Happy 2020! For me, the arrival of January always brings along with it a fresh-start-feel, like the beginning of a new school year, and when I was setting up my bullet journal for the month, I wanted it to evoke the same feeling of magic. I wanted it to feel cool, crisp and clear, like the air outside when it has snowed.
It’s been almost nine months since my planning system was in need of an overhaul, and I read Ryder Carroll’s The Bullet Journal Method, and while I’ve stuck with a lot of aspects to outlines in the book, I’ve also tweaked a few things to better suit my needs.
I always felt that having a separate cover page for the month wasn’t something I would use my journal, mostly because I’m terribly inartistic. Over time, however, I began to realise the transition between my daily pages and next month’s monthly log was shockingly abrupt, and a little pause in the form of a cover page would provide some breathing room.
I’ve only been using cover pages for two months, so I’m definitely still finding my footing in terms of what I like – if the sea of white-out wasn’t a dead giveaway. In the end, I decided to admit to myself that, as always, simple and minimalist design is what I prefer.
As a decorative element, I drew one of my favourite wintry greens, a sprig of seeded eucalyptus, with the help of a tutorial by illustrator Shayda Campbell, and adorned it with the word “January” in capital letters. I like how clean it looks, even though the spacing between the drawing and the writing could use some work.
Monthly Log / Calendar
I realised pretty quickly that the monthly log outlined in the book, consisting of a vertical list of dates, didn’t really give me a proper overview of the month, so I switched back to one of the elements you’re likely to find in any planner: a calendar.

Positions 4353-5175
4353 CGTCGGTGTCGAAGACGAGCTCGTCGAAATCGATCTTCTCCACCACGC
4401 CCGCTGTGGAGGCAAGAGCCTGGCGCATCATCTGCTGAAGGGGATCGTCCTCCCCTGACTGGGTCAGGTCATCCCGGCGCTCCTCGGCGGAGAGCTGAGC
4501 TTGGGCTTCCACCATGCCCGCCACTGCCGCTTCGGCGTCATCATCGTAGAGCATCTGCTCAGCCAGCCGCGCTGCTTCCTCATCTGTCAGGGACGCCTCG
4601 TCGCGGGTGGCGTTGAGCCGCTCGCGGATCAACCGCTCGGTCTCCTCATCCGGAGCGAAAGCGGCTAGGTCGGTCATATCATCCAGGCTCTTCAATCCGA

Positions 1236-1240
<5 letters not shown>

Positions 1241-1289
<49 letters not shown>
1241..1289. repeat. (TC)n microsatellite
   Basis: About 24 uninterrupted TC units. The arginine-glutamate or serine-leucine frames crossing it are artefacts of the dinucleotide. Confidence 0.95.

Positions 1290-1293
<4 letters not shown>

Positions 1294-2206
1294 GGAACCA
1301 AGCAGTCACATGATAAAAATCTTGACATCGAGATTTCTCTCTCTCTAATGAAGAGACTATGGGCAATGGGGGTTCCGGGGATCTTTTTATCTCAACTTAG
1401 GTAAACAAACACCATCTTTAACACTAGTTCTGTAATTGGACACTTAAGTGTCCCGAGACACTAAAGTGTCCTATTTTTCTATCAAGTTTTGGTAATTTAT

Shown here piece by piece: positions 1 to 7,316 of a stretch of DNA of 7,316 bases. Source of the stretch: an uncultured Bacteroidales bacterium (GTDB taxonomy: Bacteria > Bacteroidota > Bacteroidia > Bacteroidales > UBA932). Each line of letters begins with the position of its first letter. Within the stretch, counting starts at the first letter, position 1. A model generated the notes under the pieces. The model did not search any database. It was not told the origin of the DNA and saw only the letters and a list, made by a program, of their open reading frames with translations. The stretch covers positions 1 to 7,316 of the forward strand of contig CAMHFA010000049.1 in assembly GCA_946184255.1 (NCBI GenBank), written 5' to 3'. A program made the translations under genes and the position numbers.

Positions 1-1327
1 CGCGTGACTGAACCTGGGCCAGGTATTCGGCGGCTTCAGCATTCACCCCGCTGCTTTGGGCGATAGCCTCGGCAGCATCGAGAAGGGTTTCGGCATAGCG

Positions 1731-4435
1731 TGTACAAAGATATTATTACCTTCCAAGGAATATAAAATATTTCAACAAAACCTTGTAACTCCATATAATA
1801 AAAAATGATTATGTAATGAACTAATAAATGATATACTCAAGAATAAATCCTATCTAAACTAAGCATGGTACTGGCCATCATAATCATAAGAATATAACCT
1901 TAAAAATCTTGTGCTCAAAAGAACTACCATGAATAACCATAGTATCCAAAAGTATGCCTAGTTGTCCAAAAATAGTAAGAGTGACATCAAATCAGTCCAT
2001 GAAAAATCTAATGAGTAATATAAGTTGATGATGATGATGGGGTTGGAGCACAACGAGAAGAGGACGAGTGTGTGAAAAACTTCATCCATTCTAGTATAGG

It consists of seven columns, one for each day of the week, and five rows, and takes up a full two pages. There’s enough room left to the side to note the name of the month, and track goals and things I’m waiting on, like packages or replies.
I added a black circle and then a small cursive heading, and left a little room underneath each heading to write down what I wanted to track. I keep one of the bookmarks that comes with the journal tucked into this page, so I can quickly flip to it when I’m planning for the day.
I’m still a little on the fence about the goals section – I like that it’s there, easily accessible, but I don’t usually pay too much attention to it once I’m planning, so we’ll see if it stays.
The “waiting on” section doesn’t need too much attention, but it’s handy to keep an eye on things, like those marble doorstops I ordered in October that still haven’t arrived (urgh).
Something I’ve only recently started doing is starting the month with a mind-sweep or brain-storm session, as I’ve titled it in my bullet journal. The idea is to take a little time and write down everything that’s been on your mind, and simply get it out on paper. I used to do it every week on a piece of scrap paper, but it’s much easier to have a dedicated page for it. That way, whenever I think of a project or task, I can write it down and move on.
I use this page as a starting point when planning out my days. When I do manage to complete a task, I colour in the box and highlight the task, so I can quickly see which tasks are open.
The page directly following that is my daily log. I tend to keep these really simple, and one of a handful of layouts. This month, I decided to opt for this format: a single black dot, mimicking the monthly calendar, the day, and the date.
Underneath it, I wrote down all of my tasks, and worked my way down the list. Coloured boxes mark completed tasks in my journal – the dots Ryder prefers weren’t really working for me.